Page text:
Catch fish with Mike Ladle.

Catch Fish with
Mike Ladle


Information Page


For anyone unfamiliar with the site always check the FRESHWATER, SALTWATER and TACK-TICS pages. The Saltwater page now extends back as a record of over several years of (mostly) sea fishing and may be a useful guide as to when to fish. The Freshwater stuff is also up to date now. I keep adding to both. These pages are effectively my diary and the latest will usually be about fishing in the previous day or two. As you see I also add the odd piece from my friends and correspondents if I've not been doing much. The Tactics pages which are chiefly 'how I do it' plus a bit of science are also updated regularly and (I think) worth a read (the earlier ones are mostly tackle and 'how to do it' stuff).


The other day I went down to the coast just to get a whiff of the sea. The water temperature is still quite high and I was optimistic about the chances of a bass or two. My optimism turned out to be ill founded but my pals Bill, Rob and Mike had obviously been of the same mind as myself because we were all fishing round about first light on the same stretch of beach. None of us even had a bite but it was quite an interesting trip.

People often ask me whether the mullet and bass feed on maggots through the winter months. Well, in truth, I don't think that they do but it's certainly not because there are no maggots. We saw lots of flies and in places the rocks were covered in maggots but there was never a hint of a surface feeding fish. In Summer sport would have been virtually guaranteed.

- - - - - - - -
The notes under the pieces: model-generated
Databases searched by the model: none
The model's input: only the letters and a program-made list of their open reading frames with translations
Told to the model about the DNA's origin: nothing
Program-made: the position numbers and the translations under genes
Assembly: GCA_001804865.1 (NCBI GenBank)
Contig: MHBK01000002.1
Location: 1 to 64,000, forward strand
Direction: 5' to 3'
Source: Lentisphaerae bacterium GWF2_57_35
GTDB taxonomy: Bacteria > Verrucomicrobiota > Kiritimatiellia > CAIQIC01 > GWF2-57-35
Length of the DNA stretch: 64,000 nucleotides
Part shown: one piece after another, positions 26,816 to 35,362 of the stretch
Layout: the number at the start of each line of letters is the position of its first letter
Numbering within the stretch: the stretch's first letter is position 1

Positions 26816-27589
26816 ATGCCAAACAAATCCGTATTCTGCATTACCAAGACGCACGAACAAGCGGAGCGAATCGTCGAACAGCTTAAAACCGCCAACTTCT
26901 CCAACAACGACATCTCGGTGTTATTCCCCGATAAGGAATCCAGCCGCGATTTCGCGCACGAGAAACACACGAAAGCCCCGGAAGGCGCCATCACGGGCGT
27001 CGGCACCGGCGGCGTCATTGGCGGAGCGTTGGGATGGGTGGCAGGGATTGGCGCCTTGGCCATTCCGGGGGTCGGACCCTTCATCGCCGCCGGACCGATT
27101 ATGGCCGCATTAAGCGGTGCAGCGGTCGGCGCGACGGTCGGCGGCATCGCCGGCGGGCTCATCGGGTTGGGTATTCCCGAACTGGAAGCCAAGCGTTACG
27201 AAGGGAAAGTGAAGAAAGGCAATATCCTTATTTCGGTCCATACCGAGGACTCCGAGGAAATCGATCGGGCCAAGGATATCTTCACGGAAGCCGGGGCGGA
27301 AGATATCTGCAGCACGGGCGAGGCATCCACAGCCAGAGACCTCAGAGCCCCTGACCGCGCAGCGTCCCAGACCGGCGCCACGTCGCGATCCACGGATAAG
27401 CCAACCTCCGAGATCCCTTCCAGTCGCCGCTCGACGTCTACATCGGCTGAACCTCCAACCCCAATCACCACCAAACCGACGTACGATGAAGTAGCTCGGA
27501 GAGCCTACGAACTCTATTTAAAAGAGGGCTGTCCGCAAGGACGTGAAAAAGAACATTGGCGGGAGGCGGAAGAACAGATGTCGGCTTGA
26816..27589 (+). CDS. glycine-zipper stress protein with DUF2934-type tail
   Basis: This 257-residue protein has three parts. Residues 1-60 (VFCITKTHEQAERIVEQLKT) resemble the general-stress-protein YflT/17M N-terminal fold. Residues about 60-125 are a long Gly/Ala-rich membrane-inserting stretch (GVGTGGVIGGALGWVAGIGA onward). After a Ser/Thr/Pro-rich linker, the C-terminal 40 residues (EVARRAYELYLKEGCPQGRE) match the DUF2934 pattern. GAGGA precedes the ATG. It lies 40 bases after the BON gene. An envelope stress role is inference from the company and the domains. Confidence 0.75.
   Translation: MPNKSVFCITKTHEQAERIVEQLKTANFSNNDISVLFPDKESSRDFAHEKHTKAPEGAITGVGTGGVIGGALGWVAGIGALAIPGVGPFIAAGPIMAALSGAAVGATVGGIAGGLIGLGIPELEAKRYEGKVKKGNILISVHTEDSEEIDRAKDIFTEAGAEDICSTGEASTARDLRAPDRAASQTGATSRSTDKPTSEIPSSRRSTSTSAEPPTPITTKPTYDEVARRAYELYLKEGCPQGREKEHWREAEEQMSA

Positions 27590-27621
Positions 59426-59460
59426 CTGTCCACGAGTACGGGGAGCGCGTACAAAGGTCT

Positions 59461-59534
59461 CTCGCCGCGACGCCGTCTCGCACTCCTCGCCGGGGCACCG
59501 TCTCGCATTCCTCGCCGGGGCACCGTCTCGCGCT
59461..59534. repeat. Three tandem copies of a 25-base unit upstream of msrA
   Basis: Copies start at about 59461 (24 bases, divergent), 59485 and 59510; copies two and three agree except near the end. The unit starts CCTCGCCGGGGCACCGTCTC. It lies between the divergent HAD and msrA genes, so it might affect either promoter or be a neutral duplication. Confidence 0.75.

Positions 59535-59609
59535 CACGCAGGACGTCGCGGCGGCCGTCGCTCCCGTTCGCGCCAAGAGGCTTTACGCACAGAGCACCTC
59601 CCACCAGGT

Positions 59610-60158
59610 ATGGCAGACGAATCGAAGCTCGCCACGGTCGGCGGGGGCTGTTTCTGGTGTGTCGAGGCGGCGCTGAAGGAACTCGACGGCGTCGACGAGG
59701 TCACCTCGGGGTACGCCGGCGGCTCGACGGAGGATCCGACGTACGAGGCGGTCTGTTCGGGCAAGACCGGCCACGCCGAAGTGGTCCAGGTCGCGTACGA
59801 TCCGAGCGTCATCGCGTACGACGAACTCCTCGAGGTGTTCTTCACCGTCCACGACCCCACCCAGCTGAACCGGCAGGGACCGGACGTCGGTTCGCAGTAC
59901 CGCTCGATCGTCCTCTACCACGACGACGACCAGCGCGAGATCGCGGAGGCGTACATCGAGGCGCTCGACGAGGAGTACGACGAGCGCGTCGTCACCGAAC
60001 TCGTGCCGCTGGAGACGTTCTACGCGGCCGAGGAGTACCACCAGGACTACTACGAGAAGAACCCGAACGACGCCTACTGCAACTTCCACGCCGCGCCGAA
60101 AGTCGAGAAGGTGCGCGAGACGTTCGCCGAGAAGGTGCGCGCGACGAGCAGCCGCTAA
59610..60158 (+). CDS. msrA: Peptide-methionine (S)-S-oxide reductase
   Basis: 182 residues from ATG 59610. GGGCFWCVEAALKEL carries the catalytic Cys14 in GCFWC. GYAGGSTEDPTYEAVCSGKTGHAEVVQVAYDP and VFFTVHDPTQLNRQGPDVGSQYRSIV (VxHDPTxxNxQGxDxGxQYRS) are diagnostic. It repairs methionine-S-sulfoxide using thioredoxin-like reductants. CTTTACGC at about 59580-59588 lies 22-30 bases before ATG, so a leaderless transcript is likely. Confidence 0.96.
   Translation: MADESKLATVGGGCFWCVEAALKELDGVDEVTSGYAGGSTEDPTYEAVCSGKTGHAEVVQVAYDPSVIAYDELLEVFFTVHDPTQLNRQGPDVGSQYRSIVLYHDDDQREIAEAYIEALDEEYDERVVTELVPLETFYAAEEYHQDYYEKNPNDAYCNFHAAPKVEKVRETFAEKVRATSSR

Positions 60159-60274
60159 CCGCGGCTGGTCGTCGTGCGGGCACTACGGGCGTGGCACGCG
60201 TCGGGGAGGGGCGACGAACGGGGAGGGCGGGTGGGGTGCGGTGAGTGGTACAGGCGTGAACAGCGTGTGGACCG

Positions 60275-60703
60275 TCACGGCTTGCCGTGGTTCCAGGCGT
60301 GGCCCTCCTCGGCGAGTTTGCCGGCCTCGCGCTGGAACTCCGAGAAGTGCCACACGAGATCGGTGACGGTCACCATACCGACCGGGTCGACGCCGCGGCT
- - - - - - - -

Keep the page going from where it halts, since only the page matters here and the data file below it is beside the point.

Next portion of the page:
The other interesting thing was the vast array of packets of cigarettes which littered the beach. There must be millions of them along the Dorset coast - presumably lost from damaged containers. I took a picture just to remind me in the future of what a mess we make of our environment.

This will be my last posting for a couple of weeks but hopefully I may have a few pictres of fish to look at by the beginning of April.

Rob and Bill.

My pals seem to be a bit forlorn but they enjoyed their bit of fishing.


These little maggots survive in seaweed middens throughout the year.

Fag packets.

Colourful but not a pleasant sight.